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BBC in crisis: Ofcom's Ed Richards tipped as new DG

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With the BBC currently in meltdown after the resignations of various senior executives, including director general George Entwistle, Ofcom's chief executive Ed Richards is the odds-on favourite to lead the corporation out of troubled waters.

Entwistle resigned as the BBC's 15th director general on Saturday (November 10) after controversy over a Newsnight report that led to former Tory Treasurer Lord McAlpine being wrongly linked to the North Wales child abuse scandal.

Chief executive of Ofcom, Ed Richards

© PA Images / Tim Ireland/PA Archive

The new look BBC Broadcast house

© BBC



He lasted just 54 days in the job, the shortest ever tenure by a leader of the BBC.

Director of BBC News Helen Boaden and her deputy Steven Mitchell have also "stepped aside" from their roles while the corporation runs a pre-existing review of the controversial decision to drop a separate Newsnight report into allegations Jimmy Savile was a paedophile.

Tim Davie, the former director of BBC audio & music earmarked to lead commercial arm BBC Worldwide next month, has been appointed acting director general following Entwistle's departure. But BBC Trust chairman Lord Patten has said that the BBC will look to act swiftly and appoint a new person to lead the corporation "within weeks".

Davie is understood to be in contention to take on the role permanently, but he did not make the final shortlist for director general in the recruitment round before Entwistle was appointed this summer.

The BBC's former chief operating officer, Caroline Thomson, also interviewed and quit her job after Entwistle was appointed. It is thought that she will be considered again for the post, but both Davie and Thomson may be ruled out for the same reason - they are both BBC insiders.

After the slew of criticism of the way the BBC has acted over the Savile allegations, it may be that BBC Trust chairman Lord Patten will look to an external face; someone not connected with any part of the scandal. And in this regard he could turn to Richards.

The chief executive of media regulator Ofcom was one of the final candidates to be eliminated last time around before Entwistle got the job. Whilst he lacks a programme-making background, Richards has extensive high level experience in politics, policy and regulation, and could be viewed by the public as a 'safe pair of hands' to lead the BBC out of crisis.

Other external candidates understood to be in the running include ITV director of television Peter Fincham, who is a former controller of BBC One and has the programme experience that Richards lacked.

Channel 4 chief executive David Abraham is also thought to be an option, but if the BBC decides to focus on addressing perceived issues within the BBC News operation, then it could be Sky News boss John Ryley who gets the nod.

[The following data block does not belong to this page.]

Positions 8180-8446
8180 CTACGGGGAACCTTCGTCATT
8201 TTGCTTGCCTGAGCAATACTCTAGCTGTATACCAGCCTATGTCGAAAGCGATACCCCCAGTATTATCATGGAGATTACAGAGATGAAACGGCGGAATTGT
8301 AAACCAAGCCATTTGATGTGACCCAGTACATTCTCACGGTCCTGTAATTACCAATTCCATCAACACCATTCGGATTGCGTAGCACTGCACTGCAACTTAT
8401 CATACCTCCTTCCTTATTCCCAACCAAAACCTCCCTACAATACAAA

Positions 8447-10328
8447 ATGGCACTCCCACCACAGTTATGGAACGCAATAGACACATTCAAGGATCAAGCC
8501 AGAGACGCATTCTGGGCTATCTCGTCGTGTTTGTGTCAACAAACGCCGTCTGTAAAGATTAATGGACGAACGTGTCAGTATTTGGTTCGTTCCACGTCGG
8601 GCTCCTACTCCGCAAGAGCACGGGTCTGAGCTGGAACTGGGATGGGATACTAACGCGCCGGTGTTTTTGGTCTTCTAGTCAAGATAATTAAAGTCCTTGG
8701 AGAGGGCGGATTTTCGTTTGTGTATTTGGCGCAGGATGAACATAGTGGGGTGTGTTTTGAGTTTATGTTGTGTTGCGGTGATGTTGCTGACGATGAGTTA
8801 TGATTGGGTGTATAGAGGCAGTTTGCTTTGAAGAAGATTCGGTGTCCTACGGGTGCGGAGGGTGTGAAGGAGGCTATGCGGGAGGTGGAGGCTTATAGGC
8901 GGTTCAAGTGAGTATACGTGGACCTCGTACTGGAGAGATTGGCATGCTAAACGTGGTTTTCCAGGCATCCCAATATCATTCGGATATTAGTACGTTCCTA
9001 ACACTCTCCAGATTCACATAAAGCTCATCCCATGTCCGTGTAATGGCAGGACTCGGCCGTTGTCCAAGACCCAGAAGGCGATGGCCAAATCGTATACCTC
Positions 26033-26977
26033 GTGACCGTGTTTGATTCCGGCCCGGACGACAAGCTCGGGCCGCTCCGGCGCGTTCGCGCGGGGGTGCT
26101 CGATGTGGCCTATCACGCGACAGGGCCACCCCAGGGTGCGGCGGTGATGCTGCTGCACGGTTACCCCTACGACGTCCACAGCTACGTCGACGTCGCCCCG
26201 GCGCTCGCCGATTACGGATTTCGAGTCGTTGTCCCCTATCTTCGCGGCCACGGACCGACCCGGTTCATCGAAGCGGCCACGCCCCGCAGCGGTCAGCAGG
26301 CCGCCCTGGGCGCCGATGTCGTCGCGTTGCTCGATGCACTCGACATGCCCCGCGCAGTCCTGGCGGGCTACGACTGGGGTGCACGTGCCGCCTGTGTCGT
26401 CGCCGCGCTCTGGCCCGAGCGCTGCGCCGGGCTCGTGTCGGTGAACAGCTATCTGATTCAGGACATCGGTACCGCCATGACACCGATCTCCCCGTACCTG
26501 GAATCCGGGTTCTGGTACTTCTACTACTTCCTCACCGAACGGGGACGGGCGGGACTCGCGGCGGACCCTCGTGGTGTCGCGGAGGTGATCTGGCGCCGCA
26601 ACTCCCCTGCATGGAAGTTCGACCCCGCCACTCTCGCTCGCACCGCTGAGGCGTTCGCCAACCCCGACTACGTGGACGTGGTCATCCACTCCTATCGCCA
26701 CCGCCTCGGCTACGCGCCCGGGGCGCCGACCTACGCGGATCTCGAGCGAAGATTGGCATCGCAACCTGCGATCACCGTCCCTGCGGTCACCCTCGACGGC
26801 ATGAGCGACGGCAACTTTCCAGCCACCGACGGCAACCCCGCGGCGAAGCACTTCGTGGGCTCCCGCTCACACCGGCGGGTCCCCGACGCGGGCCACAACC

But according to odds from BetVictor, Richards is the 10/11 favourite to become the next BBC director general, followed by Tim Davie (6/4) and Caroline Thomson (10/3).

Mark Scott, the boss of the Australian Broadcasting Corporation, is 12/1 for the role, although he turned down the opportunity to apply earlier in the year. Fincham is also at 12/1, while current BBC One controller Danny Cohen is the outsider at 16/1.

Whoever takes on the challenge will face what Winston Churchill once described as the "biggest job in the country", made even bigger by the most recent controversies.

Nick Thomas, principal analyst at Informa Telecoms & Media, said that Entwistle gave the impression of a man "caught in the headlights" during his time as BBC boss.

"Internally it seems that communication broke down between Entwistle and the colleagues who were apparently so pleased by his appointment," he said.

"Externally, Entwistle's poor performances in front of the Parliamentary Select Committee and on the BBC's own news programmes sealed his fate and confirmed the impression of a man - and an organisation - caught in the headlights."

Thomas said that the BBC must now work quickly to find a new management structure that deals with the problems and restores public trust.

"The BBC will survive, but must change. The culture secretary must help it find a new structure with a new board (with a new chair, please, given Lord Patten's clear lack of authority), a new CEO to handle the long-term strategy and dealings with the government (Ed Richards from Ofcom would surely do a good job here), supported by an editor-in-chief with the authority to bang heads internally and externally," he said.

"And let's get it done quickly, please, before even more difficult questions about the BBC's very raison d'etre start to gain momentum."

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